Warning: This post is going to seem contrary to many I have posted previously, but it's not.
I've written a lot about how companies struggle with how to respond to reviews, both positive and negative. I've also offered countless tips on how to safely traverse the challenge of responding consumer reviews, whether they be on review sites, social media, or your own site. Some of the basics include:
The overarching message when it comes to addressing reviews, especially negative ones, is, take a deep breath, play nice, the customer is always right. What I worry about with these kinds of tips is that companies are bound to get frustrated, feeling like they're playing the role of punching bag while abusive reviewers run rampant, and simply give up on what seems like a losing game.
But, while I still fully support a positive approach to reviews-one that prioritizes customer relationships over saving face-today I want to talk about when it's okay to drop the sweet talk and push back on negative reviews. Yes, there are certain types of negative reviews that require a tougher response. If you encounter one of these five types, the time for you to get real with a negative review has arrived:
If you've suspected that certain reviews about your company were not real at all, but thinly veiled attacks from a competitor, there's good chance you were right. We all know that companies push their employees to post fake positive reviews about their brands, but the same is true of negative reviews about competitors. As far back as 2012, cases of these competitor generated fakes were just as numerous as the positive ones.
Competitor-generated fakes are recognizable mostly by their tendency to stick to company messaging, to care about things that only companies (not customers) care about, and to lack specific details about when, where, and how things happened.
How to respond: The best part about this type of negative review is that you don't have to hold back on delivering a strong response. And feel free to expose the competitor's trickery for all to see.
[Quick note: it's important that we take a moment to define exactly what constitutes a "strong response." As with any professional communications, this never means that you allow your response to become personal or driven by emotion. The best, most powerful way to put down a fake review is to deploy your best, most damning evidence-not to turn your exchange into the online equivalent of a fifth-grade shouting match.]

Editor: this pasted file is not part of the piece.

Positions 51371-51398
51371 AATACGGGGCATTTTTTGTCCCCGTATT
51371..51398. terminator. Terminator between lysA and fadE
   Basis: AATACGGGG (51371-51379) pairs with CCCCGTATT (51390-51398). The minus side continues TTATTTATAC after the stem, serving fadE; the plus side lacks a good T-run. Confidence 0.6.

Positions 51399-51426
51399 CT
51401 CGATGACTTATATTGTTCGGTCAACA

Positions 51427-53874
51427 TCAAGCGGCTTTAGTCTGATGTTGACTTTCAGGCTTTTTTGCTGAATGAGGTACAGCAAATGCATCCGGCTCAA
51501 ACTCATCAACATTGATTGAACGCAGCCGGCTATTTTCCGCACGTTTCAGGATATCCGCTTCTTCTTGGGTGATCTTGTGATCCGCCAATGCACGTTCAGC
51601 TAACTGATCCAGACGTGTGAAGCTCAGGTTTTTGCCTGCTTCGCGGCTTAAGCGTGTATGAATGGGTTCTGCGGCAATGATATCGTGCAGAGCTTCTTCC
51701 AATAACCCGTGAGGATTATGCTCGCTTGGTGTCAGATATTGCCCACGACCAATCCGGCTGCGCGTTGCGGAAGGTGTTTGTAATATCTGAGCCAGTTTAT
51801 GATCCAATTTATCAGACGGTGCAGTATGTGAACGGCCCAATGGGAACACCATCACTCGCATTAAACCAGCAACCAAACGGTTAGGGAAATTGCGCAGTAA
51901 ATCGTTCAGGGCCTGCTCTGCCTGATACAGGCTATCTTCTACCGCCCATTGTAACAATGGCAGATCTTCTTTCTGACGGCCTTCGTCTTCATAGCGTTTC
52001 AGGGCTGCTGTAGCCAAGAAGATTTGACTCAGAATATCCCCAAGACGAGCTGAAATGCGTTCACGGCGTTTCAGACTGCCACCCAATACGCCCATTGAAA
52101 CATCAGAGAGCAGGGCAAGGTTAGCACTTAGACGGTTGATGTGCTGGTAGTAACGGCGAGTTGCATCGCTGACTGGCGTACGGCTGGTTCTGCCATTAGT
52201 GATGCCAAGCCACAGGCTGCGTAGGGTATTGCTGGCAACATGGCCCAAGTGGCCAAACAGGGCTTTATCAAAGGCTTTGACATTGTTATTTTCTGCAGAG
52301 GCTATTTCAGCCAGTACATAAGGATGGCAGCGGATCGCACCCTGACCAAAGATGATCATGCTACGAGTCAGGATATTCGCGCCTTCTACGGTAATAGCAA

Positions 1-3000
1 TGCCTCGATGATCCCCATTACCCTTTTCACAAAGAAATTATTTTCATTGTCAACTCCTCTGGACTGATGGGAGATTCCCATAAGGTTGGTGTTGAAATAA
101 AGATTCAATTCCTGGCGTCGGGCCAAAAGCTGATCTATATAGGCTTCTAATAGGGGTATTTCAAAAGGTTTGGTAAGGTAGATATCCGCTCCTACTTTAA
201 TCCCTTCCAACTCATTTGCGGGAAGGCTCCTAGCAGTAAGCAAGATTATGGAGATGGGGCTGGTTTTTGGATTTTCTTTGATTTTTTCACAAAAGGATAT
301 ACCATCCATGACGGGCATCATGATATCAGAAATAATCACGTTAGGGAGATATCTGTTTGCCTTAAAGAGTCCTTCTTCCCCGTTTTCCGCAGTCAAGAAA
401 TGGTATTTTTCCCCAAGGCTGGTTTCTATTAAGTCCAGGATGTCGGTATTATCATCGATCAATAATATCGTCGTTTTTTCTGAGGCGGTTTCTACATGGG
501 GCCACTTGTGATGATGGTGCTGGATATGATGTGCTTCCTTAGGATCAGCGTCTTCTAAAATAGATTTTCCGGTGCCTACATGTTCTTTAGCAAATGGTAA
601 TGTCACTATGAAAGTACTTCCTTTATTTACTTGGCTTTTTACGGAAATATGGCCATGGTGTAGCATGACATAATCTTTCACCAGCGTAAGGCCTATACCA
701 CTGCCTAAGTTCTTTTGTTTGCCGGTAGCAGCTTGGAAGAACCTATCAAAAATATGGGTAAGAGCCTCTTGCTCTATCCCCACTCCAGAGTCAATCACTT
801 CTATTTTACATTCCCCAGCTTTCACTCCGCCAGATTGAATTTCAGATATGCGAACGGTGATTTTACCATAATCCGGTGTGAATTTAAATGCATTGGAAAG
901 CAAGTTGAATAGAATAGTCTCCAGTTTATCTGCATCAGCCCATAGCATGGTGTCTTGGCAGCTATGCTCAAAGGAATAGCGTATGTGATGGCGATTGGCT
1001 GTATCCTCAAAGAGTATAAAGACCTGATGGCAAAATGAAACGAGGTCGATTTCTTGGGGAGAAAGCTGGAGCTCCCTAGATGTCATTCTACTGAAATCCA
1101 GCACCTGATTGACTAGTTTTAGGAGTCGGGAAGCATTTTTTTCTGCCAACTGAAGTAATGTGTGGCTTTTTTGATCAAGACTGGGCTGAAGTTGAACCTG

Of course, to spare yourself any unnecessary guilt, apologizing, and image triage, don't do any of this until you are at least 80% sure that the review is indeed a fake created by your competitor.
Allies of paid reviews grow fewer and fewer by the day. More than a year ago, online retail giant Amazon very publicly declared war on people who write fake Amazon reviews for pay and those companies that pay them to do it. Since then, Amazon has sued literally thousands of fake reviewers in their crusade to rid their marketplace of this menace. Yes, Amazon hates fake reviews. Shoppers hate fake reviews. The FTC hates fake, or even just incentivized, reviews.
It's widely known that most paid reviews are positive ones, about someone's products or services. Amazon vendor pays a fake reviewer to post a bunch of positive reviews about his fig jam. Fig jam shoots up on Amazon rankings, greatly increasing the vendor's fig jam sales. But, although it's less common, companies can also hire fake reviewers to post disparaging reviews about their competitor's products.
These fake reviews are recognized by their extreme language (Ex: "OMG! THIS IS THE WORST FIG JAM I'VE EVER HAD. DON'T EAT IT UNLESS YOU WANT TO DIE!!!!!") and their suspicious lack of detail about their experience with your company.
How to respond: When you discover such a review about your company, first verify, to the best of your ability, that the review is indeed a fake. Once you are reasonably sure, treat the review like you would a competitor-generated negative review: expose it for what it is and don't hold back.
They're everywhere, including review sites, social media sites, and your site, and they delight in saying mean things, unprovoked, about everyone and every brand. Reviews by trolls are easy enough to spot. They tend to outdo even fake negative reviewers in terms of negativity and extreme language. Sometimes their comments have nothing to do with your product or service.
How to respond: It depends on your situation. Some troll reviews are so immature or ridiculous that your best response is probably to just delete the review (if it's on your site) or request that it be taken down (if it's on another site). But what if it's not so ridiculous, just coherent enough to be concerning to you and your would-be customers?